Church criticised over treatment of former nuns


THE CATHOLIC Church has been criticised for inadequate treatment over recent decades of former nuns, priests and brothers without whose unpaid work it would not have been able to provide much of its services.

Where former nuns in particular were concerned, Mary Crooks, co-author of a newly published report, has said that “paradoxically, despite making huge contributions in their service as teachers, nurses and community carers, these women have received little to virtually nothing on departure’’.

Along with colleague Susan Powell she wrote The Paradox of Silence: the Welfare of Former Nuns, which explores the experience of former nuns in Australia.

It was prepared for the Victorian Women’s Trust, an independent body which promotes women’s issues.

As an example, it records how a former nun, “Teresa”, was left at an airport by her former congregation with a set of clothes and US$5.

“When she arrived – head shaved, no luggage except a cloth bag and her prayer book, some letters and photos, and a funny accent from years in a multicultural community – people at Sydney airport mistook her for a refugee.’’

Another former nun, Collette, left her congregation after 11 years, with Aus$300.

“She was told she was betraying her vocation and breaking her vows.

“The scarring ran deep and cost both women their faith,’’ it says.

It calls for former nuns to be properly compensated by the church.

The report suggests that it also set up a special fund to provide ongoing financial support for former nuns, brothers and priests to help them adjust to a new life.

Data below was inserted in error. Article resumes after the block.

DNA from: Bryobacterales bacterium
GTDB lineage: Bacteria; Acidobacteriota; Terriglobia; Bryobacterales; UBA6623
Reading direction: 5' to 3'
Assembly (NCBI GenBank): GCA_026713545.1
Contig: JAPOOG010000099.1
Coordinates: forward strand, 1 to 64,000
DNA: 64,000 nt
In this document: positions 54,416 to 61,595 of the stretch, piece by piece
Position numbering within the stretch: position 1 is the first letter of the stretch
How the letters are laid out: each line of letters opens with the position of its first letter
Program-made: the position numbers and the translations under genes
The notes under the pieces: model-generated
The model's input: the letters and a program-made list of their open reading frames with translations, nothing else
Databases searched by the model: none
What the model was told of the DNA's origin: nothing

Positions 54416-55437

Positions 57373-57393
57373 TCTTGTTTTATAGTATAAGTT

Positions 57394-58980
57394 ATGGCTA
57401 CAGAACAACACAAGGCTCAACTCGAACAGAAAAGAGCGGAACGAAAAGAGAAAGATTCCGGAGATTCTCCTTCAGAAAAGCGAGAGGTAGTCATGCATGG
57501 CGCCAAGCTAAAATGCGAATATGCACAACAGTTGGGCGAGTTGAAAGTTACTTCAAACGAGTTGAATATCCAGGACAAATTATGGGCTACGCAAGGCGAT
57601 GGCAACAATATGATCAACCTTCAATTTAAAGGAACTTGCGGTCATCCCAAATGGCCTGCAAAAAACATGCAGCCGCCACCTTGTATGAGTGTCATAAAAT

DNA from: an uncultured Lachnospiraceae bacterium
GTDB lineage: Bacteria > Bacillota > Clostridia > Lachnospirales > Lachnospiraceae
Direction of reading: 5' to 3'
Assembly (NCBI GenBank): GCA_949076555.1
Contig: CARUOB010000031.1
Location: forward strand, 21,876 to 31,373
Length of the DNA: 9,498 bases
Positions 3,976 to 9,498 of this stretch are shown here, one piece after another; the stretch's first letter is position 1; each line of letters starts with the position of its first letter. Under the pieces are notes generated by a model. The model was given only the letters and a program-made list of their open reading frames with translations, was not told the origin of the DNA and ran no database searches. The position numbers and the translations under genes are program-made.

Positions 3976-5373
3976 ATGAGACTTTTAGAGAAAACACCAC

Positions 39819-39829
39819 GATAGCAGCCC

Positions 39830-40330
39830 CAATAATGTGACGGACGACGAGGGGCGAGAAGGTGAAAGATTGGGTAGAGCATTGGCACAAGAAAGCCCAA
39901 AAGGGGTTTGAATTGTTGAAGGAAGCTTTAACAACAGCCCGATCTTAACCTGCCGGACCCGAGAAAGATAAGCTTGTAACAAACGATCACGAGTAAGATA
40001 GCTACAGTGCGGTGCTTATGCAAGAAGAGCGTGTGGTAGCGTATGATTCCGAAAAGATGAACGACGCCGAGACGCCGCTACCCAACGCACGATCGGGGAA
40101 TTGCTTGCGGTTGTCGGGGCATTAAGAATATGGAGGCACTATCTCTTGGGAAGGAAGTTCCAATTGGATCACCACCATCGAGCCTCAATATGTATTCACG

It proposes, as an example, that a nun with 10 years’ service in the church might receive an ex-gratia payment of Aus$50,000 on leaving.

“I’d like the church to acknowledge that unjust treatment has occurred,’’ Ms Crooks said.

The report suggests the church fund to help departing religious as they adjust to life “outside’’ might have an upper limit of Aus$100,000 per person.

“Recently there has been some general discussion within the Catholic Church about extending the list of deadly sins to include the concept of ‘social injustice that causes poverty’,’’ the report states.

It continued that this highlighted “a policy and operational problem within the church itself’’.

Treatment of nuns and other former clergy by the church has been “often inadequate, poor and unjust, resulting in great hardship,’’ it says.